What to Do When We Can’t Do Anything

By Matt Dawson


In the past several months, unless you’ve been living under a rock, you have no doubt been reading headlines concerning ISIS, radical Islamists, and the brutality happening in the Middle East.  It has been the source of conversations, social media arguments, SNL satire, and personal pain for the families connected to victims and soldiers currently serving in this part of the world.

As Christians, sometimes we “jump on the bandwagon” of whatever position and opinion we somewhat align with, with little regard to how this represents or reflects our life of faith.

What are we supposed to do?  What are we supposed to say?

What do people living in the safest communities of the safest country in the safest part of the world say when addressing current issues across the world?

When we see these atrocities, when we see evil, we may be genuinely surprised and shocked.  But for many around the world that do not live in a suburban bubble of comfort, these things happen with more regularity than we could possibly understand.

So what do we do?

I know we all have opinions about what “they” should do.  “They” meaning our government to step into that conflict, or other countries to step in and stop it, or the folks that should be fighting back but can’t.  We always have opinions on what the THEY’s should be doing in times like this.

But, what do WE do?

What do WE do when we feel like we can’t really do anything?

I’m often reminded of this verse when I think about conflict happening around the world:

“For we are not fighting against flesh-and-blood enemies, but against evil rulers and authorities of the unseen world, against mighty powers in this dark world, and against evil spirits in the heavenly places.”

Ephesians 6:12

Understand, I am not a pacifist.  I believe fully that we are often called to defend and fight for freedom and that includes when it requires our flesh & blood.  However, I believe that the fight actually begins and is rooted in what we CANNOT SEE.  Paul describes them as rulers, authorities, powers, and evil spirits that are UNSEEN.

Paul was addressing the followers of Jesus with a terminology of understanding THE WHOLE ARMOR of God.  This is the FULLNESS of our Faith in the way we live and respond to the conflict around us.  We cannot afford to be so one-sided and short-sighted as to spout our opinions on only what we can SEE.  The fullness of our Faith (belt of Truth, helmet of Salvation, sword of The Spirit…) requires us to consider EVERYTHING that God is doing in the midst of this conflict.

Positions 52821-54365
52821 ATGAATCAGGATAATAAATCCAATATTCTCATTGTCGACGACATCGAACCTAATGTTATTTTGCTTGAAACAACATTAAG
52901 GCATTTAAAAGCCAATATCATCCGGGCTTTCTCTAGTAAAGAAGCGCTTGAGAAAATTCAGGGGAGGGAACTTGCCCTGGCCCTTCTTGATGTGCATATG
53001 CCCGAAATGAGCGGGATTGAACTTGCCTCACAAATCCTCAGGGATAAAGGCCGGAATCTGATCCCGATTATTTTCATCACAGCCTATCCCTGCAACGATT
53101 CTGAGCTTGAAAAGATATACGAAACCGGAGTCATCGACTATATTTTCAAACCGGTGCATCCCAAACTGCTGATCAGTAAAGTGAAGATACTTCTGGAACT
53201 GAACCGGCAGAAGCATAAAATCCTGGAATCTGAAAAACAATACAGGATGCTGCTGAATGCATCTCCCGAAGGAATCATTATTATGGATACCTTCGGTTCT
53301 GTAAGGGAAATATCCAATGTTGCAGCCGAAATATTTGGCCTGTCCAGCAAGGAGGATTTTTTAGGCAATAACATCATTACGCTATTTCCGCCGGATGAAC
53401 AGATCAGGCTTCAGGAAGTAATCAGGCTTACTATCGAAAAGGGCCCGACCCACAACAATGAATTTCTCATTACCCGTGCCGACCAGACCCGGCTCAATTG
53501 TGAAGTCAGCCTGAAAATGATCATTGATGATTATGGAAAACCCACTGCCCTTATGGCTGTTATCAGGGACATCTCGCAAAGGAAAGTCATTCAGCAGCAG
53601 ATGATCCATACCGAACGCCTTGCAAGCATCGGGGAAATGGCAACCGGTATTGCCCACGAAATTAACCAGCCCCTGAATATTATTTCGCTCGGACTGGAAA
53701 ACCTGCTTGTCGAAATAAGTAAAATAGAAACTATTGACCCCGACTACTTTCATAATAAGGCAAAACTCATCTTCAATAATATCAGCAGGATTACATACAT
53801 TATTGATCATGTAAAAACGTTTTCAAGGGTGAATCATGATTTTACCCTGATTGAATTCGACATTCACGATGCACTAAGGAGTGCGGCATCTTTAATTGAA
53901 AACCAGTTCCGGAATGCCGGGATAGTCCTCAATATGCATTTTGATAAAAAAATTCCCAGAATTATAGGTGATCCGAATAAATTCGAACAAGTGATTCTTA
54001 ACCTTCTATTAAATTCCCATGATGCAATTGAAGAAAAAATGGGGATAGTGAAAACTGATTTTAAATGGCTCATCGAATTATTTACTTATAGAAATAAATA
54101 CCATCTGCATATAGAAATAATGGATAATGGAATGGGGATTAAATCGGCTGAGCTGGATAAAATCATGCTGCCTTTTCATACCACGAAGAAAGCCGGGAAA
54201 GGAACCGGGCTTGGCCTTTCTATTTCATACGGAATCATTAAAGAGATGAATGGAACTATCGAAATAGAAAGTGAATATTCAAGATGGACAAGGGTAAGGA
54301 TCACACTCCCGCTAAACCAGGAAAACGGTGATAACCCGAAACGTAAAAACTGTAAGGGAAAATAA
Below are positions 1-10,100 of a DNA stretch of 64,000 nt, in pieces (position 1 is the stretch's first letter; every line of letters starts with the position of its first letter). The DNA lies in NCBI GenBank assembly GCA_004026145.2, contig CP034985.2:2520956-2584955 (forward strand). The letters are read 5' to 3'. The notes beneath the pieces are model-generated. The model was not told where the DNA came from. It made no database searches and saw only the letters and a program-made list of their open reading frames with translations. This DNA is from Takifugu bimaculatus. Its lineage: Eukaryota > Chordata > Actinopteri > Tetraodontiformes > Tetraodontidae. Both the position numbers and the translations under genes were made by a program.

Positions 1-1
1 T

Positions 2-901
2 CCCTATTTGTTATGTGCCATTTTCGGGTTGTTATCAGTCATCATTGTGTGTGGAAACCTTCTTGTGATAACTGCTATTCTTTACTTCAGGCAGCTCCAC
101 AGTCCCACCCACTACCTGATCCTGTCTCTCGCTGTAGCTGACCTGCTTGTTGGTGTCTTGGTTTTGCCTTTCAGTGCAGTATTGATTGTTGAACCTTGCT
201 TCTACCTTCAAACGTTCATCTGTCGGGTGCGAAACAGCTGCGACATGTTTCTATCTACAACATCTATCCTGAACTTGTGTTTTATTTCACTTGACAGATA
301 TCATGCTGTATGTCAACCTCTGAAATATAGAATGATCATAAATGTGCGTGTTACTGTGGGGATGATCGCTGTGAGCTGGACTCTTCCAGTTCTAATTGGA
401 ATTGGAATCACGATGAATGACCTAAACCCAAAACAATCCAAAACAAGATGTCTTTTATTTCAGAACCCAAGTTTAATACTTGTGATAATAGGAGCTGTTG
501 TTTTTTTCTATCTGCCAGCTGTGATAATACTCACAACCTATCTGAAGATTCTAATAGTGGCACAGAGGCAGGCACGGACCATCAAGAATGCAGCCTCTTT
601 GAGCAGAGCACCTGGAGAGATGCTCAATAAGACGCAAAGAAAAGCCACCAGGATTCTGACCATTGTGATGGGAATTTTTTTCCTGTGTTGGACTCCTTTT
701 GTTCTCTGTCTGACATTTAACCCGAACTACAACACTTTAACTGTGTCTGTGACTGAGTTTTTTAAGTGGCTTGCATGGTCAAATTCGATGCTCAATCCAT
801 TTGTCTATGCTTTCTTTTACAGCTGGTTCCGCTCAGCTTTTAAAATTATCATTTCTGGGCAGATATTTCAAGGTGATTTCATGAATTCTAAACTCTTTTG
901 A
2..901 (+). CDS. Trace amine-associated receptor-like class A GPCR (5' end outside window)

As followers of Christ, it is up to us to fight the unseen battles that no one else will.

What do we do when we feel like we can’t really do anything?  We pray.

  • We pray for what is unseen that lies at the root of what we are seeing on TV and reading about online.
  • We pray for those being persecuted, that God will supernaturally extend grace and comfort to those living in the wake of these terrible times.
  • We pray for mercy to the misguided terrorist who feels that they are doing the work of their god by executing those who profess Christianity and any religion other than Islam.
  • We pray for our leaders to not simply respond and react to the SEEN, and that those leaders who have placed their trust in Jesus will also fight the battle of the UNSEEN.
  • We pray for discernment for the call you will place on many to join the armed services OR to join the mission field and GO serve your will in that part of our world.

After we pray for the battle that is unseen, we can respond to all arguments, opinions, and suggestions of others with the words of the heavenly messengers:

“The decision is announced by messengers, the holy ones declare the verdict, so that the living may know that the Most High is sovereign over all kingdoms on earth and gives them to anyone he wishes and sets over them the lowliest of people.”

Daniel 4:17

When you think about the conflict and atrocities happening to men, women, and children on the other side of the world – what do you pray for?

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